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Hyperkalaemia and potassium binders: Retrospective observational analysis looking at the efficacy and cost effectiveness of calcium polystyrene sulfonate and sodium zirconium cyclosilicate

J Clin Pharm Ther. 2022 Sep 17. doi: 10.1111/jcpt.13766. Online ahead of print.


WHAT IS KNOWN AND OBJECTIVE: Hyperkalaemia is a common medical emergency in patients admitted to hospital. There is a limited evidence base supporting some of the commonly applied treatment strategies. Although, NICE has recommended the use of sodium zirconium cyclosilicate (SZC) (TA599) and patiromer (TA623) in both acute and chronic hyperkalaemia, there is a limited evidence base for their use in acute hyperkalaemia in the hospital setting, particularly when compared to the present standard of care calcium polystyrene sulfonate (CPS).

METHODS: A retrospective review of the electronic patient record system across our hospital over a 6-month period identified 138 patients who received either SZC (65 patients) or CPS (73 patients) to manage hyperkalaemia, investigating their efficacy and cost effectiveness. Results were analysed using simple descriptive statistics. Based on the results a naïve cost comparison between the two drugs was made.

RESULTS AND DISCUSSION: CPS and SZC both effectively reduced plasm potassium concentrations in patients with hyperkalaemia (6.07 and 6.03 mmol/L respectively) by 1.17 mmol/L and 1.24 mmol/L taking a similar amount of time to work (2.97 days vs. 3 days). The principle causes of hyperkalaemia identified were acute kidney injury, medication, and chronic kidney disease. Cost comparison analysis which took into account raw product price and time needed to dispense medications revealed that CPS has slightly better cost effectiveness compared to SZC albeit at a cost of increased staff input.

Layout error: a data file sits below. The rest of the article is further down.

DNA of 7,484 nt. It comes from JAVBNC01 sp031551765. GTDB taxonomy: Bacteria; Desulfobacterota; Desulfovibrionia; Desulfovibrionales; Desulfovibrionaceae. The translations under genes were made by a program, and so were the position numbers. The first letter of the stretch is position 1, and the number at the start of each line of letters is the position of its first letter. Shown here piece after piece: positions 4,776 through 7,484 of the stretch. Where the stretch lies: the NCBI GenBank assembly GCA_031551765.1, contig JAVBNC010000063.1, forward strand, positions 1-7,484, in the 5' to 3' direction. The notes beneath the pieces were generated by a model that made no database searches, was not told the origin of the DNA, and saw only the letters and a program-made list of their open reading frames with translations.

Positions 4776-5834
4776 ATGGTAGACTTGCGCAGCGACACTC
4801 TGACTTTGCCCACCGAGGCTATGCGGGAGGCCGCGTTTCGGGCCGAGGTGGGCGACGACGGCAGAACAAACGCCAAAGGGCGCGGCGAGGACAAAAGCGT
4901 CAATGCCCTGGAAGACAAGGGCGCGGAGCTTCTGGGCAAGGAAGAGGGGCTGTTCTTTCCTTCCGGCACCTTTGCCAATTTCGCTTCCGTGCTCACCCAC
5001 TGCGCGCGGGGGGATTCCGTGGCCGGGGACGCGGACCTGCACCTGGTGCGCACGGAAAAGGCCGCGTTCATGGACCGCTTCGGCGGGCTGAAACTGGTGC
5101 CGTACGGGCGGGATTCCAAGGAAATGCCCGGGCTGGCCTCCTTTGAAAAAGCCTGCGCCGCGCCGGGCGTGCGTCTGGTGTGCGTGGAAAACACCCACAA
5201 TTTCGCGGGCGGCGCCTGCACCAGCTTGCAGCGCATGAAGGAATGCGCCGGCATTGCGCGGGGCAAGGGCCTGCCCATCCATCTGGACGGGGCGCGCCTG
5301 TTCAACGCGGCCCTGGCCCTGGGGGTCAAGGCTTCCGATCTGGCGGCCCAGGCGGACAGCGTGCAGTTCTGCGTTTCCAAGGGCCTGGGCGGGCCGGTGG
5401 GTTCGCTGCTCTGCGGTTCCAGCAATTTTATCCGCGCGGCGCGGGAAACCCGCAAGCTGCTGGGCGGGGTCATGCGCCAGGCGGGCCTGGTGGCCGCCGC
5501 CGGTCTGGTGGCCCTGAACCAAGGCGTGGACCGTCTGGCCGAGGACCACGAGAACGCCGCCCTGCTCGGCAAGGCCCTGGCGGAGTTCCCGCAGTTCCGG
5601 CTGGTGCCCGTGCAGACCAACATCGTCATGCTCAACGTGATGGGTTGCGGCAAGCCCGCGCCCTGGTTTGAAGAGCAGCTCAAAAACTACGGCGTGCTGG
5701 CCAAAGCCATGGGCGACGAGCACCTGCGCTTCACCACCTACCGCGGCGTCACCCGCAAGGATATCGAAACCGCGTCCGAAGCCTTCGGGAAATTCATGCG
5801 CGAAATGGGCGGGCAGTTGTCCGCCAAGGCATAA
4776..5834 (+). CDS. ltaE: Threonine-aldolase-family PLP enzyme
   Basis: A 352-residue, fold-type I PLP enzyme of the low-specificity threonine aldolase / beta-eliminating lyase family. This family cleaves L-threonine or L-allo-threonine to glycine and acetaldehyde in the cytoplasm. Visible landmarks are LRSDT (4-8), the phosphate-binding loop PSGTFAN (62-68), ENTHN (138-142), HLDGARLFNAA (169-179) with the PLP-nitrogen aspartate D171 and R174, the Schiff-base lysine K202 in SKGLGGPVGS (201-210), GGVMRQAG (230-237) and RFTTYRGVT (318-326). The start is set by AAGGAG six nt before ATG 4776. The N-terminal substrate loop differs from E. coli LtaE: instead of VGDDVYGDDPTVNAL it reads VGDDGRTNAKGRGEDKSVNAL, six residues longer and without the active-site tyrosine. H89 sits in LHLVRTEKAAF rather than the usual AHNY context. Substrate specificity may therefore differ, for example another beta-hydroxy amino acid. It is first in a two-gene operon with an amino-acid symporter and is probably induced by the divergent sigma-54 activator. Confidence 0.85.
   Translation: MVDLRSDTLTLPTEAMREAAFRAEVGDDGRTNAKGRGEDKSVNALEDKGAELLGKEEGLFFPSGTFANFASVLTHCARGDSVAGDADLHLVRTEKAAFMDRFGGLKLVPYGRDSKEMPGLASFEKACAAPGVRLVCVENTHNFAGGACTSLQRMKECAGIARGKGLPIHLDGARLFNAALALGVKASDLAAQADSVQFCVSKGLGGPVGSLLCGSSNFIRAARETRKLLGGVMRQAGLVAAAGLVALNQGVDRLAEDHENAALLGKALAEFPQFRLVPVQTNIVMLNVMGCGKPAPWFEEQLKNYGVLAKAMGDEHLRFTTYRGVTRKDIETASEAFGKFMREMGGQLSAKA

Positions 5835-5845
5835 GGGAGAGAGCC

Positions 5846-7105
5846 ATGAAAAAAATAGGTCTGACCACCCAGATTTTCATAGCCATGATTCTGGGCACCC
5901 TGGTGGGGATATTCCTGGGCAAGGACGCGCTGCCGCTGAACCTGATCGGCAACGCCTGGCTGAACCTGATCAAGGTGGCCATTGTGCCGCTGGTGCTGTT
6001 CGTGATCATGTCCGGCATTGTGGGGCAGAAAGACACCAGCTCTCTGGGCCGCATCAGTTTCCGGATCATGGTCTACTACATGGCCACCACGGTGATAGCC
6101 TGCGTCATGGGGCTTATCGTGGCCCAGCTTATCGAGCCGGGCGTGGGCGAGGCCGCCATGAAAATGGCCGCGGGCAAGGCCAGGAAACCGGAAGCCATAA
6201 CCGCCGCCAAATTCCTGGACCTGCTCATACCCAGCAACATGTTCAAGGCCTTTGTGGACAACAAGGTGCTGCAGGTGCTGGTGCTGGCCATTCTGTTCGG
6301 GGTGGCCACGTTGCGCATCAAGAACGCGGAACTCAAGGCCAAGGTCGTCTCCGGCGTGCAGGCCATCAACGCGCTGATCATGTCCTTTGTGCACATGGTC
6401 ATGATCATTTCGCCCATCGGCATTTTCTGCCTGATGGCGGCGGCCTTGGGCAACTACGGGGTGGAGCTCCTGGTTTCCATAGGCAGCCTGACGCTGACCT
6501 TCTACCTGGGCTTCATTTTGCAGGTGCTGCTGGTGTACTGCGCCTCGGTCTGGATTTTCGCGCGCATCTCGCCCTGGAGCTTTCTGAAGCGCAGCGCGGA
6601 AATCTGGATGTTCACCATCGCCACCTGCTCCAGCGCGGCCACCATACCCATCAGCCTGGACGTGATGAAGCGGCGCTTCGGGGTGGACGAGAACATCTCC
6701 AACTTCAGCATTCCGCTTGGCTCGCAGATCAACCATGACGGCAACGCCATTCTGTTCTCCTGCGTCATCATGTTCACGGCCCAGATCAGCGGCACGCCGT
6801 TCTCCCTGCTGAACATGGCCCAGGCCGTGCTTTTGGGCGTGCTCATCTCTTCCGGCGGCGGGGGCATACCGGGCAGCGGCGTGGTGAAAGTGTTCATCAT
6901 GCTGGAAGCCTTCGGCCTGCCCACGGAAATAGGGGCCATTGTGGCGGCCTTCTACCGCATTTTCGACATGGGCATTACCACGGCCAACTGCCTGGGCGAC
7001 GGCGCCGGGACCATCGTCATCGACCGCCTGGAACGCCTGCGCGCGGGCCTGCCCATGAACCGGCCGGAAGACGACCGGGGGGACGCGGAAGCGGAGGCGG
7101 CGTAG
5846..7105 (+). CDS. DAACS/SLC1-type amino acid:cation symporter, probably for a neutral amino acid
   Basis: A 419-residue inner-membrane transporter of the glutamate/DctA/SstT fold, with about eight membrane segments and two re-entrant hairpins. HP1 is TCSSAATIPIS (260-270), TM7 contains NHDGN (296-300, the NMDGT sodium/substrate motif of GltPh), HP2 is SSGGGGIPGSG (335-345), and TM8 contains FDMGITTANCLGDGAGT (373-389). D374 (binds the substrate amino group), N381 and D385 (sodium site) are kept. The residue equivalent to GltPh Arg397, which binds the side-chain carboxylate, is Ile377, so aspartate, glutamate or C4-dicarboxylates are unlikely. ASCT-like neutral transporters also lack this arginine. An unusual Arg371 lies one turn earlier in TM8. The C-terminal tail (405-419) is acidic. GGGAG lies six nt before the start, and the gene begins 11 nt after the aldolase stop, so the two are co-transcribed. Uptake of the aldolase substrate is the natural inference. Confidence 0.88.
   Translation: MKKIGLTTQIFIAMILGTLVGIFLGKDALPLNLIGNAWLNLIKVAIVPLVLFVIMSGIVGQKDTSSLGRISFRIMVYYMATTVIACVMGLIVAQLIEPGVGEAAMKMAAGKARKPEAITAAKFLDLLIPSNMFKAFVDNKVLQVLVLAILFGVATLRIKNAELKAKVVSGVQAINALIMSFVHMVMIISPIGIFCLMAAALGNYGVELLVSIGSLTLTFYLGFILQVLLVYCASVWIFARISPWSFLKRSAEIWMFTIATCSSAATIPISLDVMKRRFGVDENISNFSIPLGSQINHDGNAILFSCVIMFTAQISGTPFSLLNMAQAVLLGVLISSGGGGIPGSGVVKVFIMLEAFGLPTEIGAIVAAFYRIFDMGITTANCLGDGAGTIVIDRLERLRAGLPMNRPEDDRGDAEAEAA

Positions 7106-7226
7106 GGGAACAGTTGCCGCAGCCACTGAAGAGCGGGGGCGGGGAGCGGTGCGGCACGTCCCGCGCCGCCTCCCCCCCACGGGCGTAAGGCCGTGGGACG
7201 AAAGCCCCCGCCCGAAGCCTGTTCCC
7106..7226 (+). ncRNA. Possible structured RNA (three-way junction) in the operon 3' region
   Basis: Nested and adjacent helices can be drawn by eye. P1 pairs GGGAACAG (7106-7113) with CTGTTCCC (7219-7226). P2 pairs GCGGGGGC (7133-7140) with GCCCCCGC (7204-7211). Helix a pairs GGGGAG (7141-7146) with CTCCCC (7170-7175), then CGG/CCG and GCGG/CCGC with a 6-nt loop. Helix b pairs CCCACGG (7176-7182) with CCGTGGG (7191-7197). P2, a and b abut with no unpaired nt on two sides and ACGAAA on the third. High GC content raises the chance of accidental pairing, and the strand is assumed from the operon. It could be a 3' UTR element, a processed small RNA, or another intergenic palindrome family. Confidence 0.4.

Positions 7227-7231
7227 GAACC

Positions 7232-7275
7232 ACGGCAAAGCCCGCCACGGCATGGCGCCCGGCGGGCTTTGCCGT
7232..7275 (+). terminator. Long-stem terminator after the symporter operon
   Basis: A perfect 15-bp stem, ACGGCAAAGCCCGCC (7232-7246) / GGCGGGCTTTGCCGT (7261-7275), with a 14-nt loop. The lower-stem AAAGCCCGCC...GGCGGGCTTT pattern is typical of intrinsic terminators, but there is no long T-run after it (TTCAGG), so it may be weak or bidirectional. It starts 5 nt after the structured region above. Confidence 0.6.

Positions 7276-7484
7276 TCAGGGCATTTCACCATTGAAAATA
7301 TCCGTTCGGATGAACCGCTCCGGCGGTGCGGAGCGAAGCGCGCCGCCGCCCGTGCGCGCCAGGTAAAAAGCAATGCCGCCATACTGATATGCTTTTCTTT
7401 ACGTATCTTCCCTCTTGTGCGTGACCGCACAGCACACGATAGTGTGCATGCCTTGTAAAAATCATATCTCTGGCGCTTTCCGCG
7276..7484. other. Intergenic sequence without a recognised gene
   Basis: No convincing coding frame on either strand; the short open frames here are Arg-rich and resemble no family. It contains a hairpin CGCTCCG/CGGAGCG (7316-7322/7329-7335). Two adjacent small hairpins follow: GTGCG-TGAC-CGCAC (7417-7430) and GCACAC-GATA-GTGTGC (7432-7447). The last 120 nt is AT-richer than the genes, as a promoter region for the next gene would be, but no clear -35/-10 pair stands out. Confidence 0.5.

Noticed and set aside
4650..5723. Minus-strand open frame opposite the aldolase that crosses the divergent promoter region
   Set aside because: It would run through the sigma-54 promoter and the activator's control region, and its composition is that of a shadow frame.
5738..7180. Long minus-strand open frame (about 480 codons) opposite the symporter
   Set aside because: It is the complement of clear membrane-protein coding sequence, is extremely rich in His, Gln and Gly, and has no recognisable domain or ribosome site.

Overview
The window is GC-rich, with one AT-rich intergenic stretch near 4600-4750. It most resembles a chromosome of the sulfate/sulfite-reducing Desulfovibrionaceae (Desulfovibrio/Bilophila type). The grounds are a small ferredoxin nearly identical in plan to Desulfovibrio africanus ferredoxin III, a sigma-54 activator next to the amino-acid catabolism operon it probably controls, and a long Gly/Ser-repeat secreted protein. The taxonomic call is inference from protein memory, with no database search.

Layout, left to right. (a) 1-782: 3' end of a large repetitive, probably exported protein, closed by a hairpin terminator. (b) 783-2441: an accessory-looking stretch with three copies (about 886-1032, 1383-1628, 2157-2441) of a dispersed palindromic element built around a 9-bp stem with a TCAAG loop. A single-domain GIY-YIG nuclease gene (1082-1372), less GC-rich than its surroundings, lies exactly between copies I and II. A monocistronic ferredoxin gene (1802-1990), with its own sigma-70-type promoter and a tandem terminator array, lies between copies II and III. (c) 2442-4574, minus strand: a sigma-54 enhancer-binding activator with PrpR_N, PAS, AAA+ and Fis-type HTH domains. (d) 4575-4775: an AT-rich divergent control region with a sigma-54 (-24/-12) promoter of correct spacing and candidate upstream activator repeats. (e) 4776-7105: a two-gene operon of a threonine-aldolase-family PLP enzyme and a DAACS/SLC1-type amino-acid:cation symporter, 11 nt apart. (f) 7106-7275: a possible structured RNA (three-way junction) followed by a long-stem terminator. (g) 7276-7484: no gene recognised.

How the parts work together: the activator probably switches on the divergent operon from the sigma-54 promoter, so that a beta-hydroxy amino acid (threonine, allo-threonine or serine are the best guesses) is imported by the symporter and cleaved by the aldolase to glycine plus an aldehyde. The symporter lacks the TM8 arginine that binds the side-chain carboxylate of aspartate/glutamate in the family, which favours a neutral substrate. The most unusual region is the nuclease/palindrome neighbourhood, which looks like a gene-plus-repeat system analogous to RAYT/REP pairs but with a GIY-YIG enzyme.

WHAT IS NEW AND CONCLUSION: Both CPS and SZC were equally effective at lowering acutely raised potassium concentrations. The cost difference between the two products appears to be small. Claims regarding the benefits of newer agents over older established medications need to be properly explored in randomized trials rather than being based on small scale non-comparative studies.

PMID:36114759 | DOI:10.1111/jcpt.13766

By Nevin Manimala

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